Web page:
The Quest For Comfortably Naturalized Leprechauns

Have you got your green on? Today I am on a quest for the non-native, though comfortably naturalized, leprechaun of the Northwest. Surprisingly benign, leprechauns outside their native Ireland are not nearly as mischievous as Irish plants that have also snuck in (I could burden you with a list, but I won’t). These harmless leprechauns wander the woods and sneak onto the beaches of Puget Sound, seeking familiar habitats. And indeed, they find familiar plants to tip they’re tiny pointed toes through.  Deep in the shade, they find a lush carpet of our native shamrock-like Redwood Sorrel (Oxalis oregana) and whisper excitedly in their tiny voices, thinking it to be the almost identical native Irish plant Seamsóg. They tuck a few of the lovely pinky-white blooms into their hatbands for good luck. They giggle with delight to find the tasty berries on the Woodland Strawberry (Fragaria vesca) growing at the edge of the forest. It is just the same species as the Irish Sú talún fhiáin!  The leprechauns brave the sunshine (rain-shine? cloud-shine?) to spy out the grass-like clumps and cheery pink blooms of our own native Sea Thrift (Armeria maritima), native in Ireland as well—Rabhán!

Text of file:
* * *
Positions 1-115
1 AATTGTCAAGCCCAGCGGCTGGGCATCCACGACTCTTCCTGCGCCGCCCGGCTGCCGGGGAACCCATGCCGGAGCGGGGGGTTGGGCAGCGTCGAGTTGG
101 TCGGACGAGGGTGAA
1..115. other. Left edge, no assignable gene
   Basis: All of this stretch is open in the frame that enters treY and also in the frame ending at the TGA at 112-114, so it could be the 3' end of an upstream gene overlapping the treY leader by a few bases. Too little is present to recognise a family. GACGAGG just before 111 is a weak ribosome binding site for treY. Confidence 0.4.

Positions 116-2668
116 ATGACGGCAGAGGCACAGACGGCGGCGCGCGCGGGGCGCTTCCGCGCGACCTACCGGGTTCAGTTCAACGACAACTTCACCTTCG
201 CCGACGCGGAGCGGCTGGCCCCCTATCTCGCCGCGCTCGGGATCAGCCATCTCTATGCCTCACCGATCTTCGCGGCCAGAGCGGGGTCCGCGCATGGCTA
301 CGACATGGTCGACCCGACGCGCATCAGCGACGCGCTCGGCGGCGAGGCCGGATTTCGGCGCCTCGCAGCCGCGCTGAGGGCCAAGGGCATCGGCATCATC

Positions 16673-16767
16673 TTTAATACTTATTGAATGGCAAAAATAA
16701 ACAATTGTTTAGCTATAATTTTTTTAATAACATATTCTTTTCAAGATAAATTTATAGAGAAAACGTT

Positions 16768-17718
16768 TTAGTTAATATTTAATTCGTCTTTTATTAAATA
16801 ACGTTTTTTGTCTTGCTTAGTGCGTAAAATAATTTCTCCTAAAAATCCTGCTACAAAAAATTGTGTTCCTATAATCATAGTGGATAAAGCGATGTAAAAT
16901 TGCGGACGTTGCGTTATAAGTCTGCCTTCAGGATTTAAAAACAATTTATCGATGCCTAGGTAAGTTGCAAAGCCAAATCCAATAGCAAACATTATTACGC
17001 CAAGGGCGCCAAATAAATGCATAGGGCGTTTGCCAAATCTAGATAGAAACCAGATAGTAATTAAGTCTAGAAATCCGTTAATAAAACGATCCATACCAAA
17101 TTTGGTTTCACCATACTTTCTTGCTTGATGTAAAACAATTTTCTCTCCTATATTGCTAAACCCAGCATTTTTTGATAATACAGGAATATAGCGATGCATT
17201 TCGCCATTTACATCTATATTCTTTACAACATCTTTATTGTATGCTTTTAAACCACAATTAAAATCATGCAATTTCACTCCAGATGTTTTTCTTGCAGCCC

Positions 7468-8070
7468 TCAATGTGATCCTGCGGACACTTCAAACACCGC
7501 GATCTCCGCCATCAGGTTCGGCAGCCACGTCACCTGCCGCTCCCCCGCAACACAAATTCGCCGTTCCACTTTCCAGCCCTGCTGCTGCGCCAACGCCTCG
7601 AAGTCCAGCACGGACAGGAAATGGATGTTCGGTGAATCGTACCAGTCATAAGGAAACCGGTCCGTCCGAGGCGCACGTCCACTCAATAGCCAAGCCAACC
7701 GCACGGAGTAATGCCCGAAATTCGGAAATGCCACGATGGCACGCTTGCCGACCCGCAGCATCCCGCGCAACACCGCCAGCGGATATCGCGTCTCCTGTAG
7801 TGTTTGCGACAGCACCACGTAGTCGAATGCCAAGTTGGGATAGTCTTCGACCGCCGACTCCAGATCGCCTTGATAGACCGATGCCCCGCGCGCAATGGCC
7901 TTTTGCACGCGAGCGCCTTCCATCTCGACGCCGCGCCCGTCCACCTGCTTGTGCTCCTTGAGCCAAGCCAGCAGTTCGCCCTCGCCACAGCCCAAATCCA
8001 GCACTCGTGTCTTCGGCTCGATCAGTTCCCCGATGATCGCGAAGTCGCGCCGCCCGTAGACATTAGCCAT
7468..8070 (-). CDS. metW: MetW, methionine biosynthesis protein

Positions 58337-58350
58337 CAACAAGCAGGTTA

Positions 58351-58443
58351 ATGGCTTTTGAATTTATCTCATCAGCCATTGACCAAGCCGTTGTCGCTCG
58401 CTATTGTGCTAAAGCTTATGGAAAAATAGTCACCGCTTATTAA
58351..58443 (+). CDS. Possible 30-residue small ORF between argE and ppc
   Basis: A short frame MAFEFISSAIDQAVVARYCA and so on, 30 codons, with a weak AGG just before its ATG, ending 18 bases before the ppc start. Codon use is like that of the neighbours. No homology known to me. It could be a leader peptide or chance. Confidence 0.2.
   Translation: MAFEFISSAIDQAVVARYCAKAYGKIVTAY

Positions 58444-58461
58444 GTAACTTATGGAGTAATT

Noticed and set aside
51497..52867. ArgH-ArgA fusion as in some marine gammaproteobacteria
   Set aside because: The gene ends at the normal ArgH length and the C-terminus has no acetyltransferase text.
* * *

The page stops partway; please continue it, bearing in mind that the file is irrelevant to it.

Come to Tadpole Haven to tip-toe through the Seamsóg and look at the new sprouts on the Rabhán.  Make yourself at home!  It’s a wee bit early to sample the Sú talún fhiáin, though.

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